Scheduling regular tree inspections will help prevent property damage and maintain the vibrant appearance of your landscaping. A healthy tree is a rich investment, adding value to your property and improving water and air quality.
Ground and Roots
The root system is integral – it is the tree's support. The first area that's important to inspect is the earth surrounding the tree. A tree may appear healthy, with plenty of leaves and blossoms, yet still have major root system issues. You can also look at this website to get the best tree service.
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The roots that transport nutrients do not reach deep into the ground and provide support, so they may still be functional while the anchoring roots have rotted. Your arborist should clear away any brush surrounding the base and examine the soil.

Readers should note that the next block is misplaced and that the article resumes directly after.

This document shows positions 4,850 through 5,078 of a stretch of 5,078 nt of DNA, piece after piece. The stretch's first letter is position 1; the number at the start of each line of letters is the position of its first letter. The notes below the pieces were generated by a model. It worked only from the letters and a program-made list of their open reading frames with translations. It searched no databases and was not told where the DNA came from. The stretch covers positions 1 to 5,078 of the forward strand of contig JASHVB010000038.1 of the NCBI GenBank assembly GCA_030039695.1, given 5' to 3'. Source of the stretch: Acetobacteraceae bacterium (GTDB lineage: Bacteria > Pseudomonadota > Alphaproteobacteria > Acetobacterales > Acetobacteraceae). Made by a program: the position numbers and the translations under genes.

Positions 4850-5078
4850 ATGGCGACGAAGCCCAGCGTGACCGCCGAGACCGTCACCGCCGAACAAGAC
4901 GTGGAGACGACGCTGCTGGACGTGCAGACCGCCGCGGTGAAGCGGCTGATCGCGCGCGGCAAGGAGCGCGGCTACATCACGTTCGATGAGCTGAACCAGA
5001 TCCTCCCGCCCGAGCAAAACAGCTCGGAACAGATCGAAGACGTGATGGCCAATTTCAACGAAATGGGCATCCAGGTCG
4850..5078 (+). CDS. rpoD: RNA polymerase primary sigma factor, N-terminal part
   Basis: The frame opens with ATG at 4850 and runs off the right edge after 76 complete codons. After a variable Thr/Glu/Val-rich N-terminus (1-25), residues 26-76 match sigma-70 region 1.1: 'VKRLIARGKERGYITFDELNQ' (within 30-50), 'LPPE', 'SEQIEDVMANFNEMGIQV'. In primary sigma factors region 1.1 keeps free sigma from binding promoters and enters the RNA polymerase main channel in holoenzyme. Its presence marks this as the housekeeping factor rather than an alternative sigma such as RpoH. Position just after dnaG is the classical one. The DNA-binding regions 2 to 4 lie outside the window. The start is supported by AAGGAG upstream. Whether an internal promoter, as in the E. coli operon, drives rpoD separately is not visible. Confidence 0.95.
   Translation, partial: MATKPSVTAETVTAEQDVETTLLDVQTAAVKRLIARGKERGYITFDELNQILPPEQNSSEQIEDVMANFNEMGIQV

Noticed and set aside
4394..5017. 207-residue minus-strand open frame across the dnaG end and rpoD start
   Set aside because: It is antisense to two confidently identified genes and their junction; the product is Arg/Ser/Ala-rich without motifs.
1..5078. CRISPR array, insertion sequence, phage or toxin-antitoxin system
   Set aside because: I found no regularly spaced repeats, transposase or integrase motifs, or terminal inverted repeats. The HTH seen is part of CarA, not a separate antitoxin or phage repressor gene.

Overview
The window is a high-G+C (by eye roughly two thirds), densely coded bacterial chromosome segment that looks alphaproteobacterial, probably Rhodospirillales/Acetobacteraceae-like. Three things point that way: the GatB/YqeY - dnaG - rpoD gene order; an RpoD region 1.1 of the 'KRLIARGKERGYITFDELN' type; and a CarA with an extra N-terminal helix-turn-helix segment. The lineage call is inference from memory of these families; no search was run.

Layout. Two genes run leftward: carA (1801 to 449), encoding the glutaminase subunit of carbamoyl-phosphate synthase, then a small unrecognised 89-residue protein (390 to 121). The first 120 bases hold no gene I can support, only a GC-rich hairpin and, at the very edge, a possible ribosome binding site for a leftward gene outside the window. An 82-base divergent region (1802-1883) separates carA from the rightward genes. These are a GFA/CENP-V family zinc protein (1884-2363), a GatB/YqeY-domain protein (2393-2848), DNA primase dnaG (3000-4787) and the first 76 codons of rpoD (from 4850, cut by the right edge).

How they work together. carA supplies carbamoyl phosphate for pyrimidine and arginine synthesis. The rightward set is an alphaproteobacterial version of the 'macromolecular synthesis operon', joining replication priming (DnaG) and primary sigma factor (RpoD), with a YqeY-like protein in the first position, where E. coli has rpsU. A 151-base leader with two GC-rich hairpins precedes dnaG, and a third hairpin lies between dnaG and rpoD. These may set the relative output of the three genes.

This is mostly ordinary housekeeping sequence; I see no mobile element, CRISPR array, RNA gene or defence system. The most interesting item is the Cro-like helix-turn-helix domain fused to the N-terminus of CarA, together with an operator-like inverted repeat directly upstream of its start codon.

Tree trunks are susceptible to insect infestations and fungus growth, both of which can create a cavity in the tree. The first step toward identifying a lack of trunk thickness is to note the bark covering. Areas with a gap in the bark can signal a dead section, and large cracks in the sides can indicate a swift need for removal.
Dead branches can break off in high winds, posing a safety hazard for you and your property. Deadwood should be trimmed as soon as possible. In spring and summer, identifying a dead branch is as simple as noticing a lack of leaves or blossoms.
Branches can be more difficult to inspect from the ground, but an arborist knows how to inspect them from every angle and spot early indications of dry rot and decay.
Keep children and pets away from the tree until hangers are eradicated. Look over the trees on your property for hangers after a strong storm.